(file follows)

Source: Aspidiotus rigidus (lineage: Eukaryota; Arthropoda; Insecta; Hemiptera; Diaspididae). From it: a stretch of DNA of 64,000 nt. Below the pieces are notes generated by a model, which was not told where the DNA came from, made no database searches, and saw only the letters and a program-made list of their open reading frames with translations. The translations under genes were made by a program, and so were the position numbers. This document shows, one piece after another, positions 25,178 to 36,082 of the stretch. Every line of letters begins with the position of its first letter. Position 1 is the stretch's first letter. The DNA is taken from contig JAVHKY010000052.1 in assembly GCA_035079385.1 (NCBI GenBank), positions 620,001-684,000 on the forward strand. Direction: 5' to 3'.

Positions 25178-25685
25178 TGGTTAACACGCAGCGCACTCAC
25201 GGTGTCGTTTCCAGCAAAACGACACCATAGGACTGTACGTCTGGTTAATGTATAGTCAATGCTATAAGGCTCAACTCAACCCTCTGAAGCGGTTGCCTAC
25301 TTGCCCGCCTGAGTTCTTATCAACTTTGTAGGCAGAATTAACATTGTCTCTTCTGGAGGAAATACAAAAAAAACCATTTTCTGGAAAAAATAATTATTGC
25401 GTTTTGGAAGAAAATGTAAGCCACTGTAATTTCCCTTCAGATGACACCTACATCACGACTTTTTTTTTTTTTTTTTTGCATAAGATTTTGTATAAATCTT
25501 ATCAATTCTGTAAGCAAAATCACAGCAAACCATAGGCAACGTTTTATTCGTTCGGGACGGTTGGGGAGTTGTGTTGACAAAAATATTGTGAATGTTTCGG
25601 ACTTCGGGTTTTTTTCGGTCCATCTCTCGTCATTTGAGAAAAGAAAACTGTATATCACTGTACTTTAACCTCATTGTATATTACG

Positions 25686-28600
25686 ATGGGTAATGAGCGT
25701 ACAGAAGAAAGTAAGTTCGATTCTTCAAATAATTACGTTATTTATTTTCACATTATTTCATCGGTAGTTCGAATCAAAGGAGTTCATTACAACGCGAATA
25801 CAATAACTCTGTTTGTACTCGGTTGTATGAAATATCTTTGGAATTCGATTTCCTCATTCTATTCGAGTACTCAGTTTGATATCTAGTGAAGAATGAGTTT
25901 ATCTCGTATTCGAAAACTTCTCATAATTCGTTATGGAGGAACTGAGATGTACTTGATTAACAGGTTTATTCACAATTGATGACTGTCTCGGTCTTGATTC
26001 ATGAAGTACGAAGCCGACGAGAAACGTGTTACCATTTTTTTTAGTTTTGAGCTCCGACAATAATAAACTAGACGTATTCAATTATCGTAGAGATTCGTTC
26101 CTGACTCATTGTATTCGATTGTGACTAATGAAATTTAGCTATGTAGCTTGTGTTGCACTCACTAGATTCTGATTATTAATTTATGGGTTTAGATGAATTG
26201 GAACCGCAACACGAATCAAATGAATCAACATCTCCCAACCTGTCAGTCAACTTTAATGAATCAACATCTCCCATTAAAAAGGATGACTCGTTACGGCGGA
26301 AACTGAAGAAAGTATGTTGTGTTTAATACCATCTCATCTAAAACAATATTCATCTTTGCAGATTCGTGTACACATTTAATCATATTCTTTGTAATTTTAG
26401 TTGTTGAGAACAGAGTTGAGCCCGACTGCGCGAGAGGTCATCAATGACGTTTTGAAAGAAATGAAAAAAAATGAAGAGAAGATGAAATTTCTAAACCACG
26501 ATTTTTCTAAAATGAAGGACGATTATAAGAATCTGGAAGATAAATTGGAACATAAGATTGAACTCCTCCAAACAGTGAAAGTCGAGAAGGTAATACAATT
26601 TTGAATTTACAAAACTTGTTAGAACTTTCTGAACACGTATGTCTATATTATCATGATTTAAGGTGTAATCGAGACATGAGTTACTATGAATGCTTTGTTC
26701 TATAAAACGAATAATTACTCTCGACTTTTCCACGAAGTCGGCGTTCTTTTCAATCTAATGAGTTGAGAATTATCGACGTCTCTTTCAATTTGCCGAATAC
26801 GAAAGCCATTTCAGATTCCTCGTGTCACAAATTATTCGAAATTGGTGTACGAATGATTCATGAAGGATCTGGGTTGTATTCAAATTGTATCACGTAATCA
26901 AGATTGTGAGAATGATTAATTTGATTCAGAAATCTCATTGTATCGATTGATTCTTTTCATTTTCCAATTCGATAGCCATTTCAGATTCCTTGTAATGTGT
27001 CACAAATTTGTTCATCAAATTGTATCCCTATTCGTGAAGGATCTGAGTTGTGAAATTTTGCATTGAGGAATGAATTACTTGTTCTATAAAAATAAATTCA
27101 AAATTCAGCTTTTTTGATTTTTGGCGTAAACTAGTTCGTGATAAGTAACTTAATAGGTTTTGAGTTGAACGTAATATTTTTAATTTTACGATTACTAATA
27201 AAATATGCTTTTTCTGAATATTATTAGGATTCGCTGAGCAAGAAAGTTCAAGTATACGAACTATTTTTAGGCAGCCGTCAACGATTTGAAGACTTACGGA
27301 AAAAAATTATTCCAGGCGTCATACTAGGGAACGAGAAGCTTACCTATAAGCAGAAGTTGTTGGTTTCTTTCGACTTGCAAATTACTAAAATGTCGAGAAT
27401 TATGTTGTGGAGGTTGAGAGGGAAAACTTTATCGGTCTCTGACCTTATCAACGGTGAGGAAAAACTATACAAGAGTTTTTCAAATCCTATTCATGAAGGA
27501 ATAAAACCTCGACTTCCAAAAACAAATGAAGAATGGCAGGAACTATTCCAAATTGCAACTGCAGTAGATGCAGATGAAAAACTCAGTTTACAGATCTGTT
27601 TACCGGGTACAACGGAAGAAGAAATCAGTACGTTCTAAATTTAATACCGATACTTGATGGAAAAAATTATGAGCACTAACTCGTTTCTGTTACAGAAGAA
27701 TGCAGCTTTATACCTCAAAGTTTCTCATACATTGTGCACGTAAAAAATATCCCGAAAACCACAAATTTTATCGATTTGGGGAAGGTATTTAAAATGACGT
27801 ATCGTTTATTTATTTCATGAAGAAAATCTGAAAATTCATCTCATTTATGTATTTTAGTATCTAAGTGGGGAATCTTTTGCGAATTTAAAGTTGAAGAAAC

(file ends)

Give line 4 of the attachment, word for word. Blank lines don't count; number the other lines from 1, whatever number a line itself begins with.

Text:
25201 GGTGTCGTTTCCAGCAAAACGACACCATAGGACTGTACGTCTGGTTAATGTATAGTCAATGCTATAAGGCTCAACTCAACCCTCTGAAGCGGTTGCCTAC